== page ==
Less than a Quarter of Physicians Can Accurately Estimate Out-of-Pocket Drug Costs
“Can physicians accurately estimate a patient’s out-of-pocket expenses if they are given all the necessary information about a drug’s price and the patient’s insurance plan?”
This is the question a recent Journal of the American Medical Association (JAMA) study sought to answer, finding that only 21% of the surveyed primary care physicians, gastroenterologists, and rheumatologists could accurately estimate out-of-pocket drug costs. Those results are grim, especially given the fact that these docs were provided with their patient’s drug’s price and an insurance plan’s cost-sharing mechanisms, including deductibles, copays, coinsurance, and out-of-pocket maximums.
It’s imperative that physicians of all specialties be familiar with the cost of care -- and that includes the ever-increasing financial burden of prescribed drugs. One-third of U.S. residents find paying their medical bills to be daunting. Many patients struggle to afford their medications and are known to cut pills in half, ration insulin, or forego filling their prescriptions altogether. It’s only logical that these patients often turn to their prescribing providers hoping to find expertise in navigating insurance coverage -- or lack thereof. Yet this survey illustrates that their hopes are often misplaced. I find the results particularly upsetting given how many patients I, myself, have told over the years (like a televised drug advert) to “talk to their doctor about prescribing a cheaper generic alternative.” One would hope that the patient-doctor relationship would hold the key to the healthiest, most affordable option for care.
In the study, physicians were asked to estimate the drug’s out-of-pocket cost at four separate points between January and December, using the patient’s insurance plan’s four types of cost-sharing:
- Out-of-Pocket Maximums
Each one of those words makes my skin crawl, perhaps due to the looming frustration their mere mention brings. The study shows that the interplay of these payment types is what makes it complex for providers to calculate out-of-pocket costs. When physicians were able to estimate each one individually, the results were less abysmal compared to estimating all four correctly:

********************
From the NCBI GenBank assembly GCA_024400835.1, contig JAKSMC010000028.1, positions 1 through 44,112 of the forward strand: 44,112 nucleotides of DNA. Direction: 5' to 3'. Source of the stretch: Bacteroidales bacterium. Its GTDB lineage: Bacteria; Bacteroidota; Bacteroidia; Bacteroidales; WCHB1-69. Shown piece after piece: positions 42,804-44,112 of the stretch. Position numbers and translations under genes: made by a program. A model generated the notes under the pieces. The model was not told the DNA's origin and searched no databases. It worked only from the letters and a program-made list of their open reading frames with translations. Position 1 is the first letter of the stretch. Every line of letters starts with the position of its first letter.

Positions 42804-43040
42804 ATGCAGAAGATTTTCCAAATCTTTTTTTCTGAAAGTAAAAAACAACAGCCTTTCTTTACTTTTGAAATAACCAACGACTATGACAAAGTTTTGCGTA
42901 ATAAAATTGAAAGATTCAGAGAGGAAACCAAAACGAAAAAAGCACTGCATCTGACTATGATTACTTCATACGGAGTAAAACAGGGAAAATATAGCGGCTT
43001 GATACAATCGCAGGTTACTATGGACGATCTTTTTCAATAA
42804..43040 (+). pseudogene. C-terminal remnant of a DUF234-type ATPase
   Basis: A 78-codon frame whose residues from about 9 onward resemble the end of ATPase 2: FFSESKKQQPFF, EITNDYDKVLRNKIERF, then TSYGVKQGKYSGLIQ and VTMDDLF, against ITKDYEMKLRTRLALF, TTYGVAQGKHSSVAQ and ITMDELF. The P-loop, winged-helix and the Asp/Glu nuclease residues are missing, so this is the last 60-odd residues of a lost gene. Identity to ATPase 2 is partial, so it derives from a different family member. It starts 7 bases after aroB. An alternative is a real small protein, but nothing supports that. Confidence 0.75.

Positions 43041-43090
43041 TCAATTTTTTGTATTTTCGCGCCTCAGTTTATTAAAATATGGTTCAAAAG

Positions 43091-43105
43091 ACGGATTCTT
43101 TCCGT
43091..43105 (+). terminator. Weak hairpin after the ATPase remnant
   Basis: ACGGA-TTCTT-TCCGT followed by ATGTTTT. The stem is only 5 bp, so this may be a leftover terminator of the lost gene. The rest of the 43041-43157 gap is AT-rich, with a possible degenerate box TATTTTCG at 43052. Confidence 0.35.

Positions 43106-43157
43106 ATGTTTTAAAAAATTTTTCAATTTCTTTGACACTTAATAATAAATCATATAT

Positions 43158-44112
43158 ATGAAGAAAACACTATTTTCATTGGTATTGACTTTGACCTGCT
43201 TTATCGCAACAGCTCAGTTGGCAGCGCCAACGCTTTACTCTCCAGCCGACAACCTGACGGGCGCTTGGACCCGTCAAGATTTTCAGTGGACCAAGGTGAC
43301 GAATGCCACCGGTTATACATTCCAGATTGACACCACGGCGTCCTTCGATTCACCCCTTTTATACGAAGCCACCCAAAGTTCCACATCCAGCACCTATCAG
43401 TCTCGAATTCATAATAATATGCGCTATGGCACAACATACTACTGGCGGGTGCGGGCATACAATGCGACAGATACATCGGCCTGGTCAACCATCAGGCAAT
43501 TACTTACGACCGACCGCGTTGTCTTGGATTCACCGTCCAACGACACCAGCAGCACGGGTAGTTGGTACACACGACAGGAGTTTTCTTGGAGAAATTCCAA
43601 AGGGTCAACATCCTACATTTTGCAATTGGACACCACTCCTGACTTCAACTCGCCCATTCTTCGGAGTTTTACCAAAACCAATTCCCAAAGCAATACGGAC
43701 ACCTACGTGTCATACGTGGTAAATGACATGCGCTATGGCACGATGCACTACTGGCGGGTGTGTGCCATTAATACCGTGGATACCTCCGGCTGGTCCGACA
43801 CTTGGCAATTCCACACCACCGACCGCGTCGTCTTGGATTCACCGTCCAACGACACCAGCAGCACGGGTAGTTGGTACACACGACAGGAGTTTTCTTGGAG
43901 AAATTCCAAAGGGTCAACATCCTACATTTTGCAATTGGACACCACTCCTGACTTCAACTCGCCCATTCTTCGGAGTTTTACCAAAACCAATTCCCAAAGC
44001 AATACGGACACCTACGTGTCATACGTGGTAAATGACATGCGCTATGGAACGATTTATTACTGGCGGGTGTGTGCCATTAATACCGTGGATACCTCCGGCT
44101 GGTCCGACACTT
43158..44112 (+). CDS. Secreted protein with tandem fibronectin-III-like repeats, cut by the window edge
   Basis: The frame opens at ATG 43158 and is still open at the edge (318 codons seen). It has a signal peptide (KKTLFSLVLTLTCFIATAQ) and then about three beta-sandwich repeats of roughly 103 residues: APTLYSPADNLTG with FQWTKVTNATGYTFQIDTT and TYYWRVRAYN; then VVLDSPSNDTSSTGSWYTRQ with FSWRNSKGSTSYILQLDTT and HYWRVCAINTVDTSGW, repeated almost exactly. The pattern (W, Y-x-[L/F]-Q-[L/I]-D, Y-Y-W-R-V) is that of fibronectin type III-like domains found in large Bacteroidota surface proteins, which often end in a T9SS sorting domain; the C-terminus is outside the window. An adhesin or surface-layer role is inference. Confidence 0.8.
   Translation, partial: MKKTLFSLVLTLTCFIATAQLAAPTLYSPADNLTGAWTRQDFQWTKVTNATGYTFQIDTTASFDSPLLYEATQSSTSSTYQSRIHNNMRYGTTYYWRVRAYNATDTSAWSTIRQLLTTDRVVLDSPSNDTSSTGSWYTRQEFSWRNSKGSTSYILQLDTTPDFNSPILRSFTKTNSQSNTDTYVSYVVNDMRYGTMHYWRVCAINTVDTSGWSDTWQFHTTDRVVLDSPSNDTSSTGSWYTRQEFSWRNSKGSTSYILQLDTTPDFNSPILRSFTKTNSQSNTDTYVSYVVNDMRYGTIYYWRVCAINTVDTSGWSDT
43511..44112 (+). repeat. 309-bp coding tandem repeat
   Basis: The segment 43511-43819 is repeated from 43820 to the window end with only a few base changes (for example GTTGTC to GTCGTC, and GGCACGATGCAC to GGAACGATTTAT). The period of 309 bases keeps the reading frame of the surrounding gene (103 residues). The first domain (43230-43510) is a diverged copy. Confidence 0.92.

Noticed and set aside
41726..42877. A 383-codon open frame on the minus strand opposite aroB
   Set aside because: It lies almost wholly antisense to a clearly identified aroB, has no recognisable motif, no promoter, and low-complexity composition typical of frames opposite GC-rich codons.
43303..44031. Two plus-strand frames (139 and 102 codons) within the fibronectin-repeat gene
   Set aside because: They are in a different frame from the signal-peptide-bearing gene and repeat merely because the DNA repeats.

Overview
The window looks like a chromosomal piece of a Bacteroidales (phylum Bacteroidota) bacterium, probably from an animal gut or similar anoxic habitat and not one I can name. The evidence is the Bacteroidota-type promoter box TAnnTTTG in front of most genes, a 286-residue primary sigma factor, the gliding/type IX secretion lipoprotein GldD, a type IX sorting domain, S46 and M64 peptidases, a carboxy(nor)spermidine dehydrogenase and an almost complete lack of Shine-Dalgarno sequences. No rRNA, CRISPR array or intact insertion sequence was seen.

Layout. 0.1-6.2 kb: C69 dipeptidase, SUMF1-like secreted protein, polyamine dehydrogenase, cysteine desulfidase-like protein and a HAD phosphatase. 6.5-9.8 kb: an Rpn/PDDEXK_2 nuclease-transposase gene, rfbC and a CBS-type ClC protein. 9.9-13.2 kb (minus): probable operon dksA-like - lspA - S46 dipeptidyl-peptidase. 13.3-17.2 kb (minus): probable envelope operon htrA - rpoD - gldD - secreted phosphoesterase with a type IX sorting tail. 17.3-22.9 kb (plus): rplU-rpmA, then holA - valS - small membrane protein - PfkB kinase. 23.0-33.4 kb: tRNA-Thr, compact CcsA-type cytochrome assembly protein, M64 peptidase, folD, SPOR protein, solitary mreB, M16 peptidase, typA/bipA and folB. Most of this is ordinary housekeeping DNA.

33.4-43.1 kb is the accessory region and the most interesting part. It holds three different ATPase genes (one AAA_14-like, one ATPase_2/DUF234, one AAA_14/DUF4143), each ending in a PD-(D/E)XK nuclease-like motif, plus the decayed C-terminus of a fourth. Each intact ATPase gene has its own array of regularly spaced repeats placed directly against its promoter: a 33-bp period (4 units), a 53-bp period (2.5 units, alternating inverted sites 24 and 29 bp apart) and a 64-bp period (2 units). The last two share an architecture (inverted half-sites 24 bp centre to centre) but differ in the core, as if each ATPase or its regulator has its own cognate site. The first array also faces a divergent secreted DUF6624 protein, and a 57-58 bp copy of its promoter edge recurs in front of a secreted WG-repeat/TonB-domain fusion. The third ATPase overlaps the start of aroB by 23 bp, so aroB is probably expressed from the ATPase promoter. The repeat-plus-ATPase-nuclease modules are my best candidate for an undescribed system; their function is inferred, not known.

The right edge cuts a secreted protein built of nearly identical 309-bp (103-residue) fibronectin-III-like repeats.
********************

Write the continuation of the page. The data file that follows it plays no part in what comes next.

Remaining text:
- 52% of physicians accurately estimated costs before the deductible was met
- 62% accurately used coinsurance information
- 61% accurately used copay information
- 57% accurately estimated costs once the out-of-pocket maximum was met
- Only 21% of physicians answered all four correctly
JAMA’s findings suggest that “increased price transparency and simpler insurance cost-sharing mechanisms are needed to enable informed cost conversations at the point of prescribing.”
Physicians want to do better. The good news is that most of the respondents -- 74% -- believed that they have an obligation to initiate cost conversations. And, paired with their lackluster attempts to accurately estimate patient costs, 77% admitted difficulty in advising patients of out-of-pocket costs. Hey, awareness of a blind spot is half the battle! So, what are the barriers here? According to the physicians:
- Insufficient time (76%)
- Insufficient knowledge (69%)
- Discomfort with the conversations (41%)
Sixty-three percent reported their patients expected them to solve their cost-related issues. I’ll interject with what I believe to be the obvious: Patients expect prescribers to solve cost issues because, when you are faced with a hefty price tag on your health, it’s almost an out-of-body, unbelievable situation. Surely, this can’t be the case. Someone, most likely my doctor, should be able to help. Drug pricing in the U.S. can be so high or so confusing, it can be maddening. And, when only 21% of physicians can explain the cost of care, it really can feel like a whole world gone mad.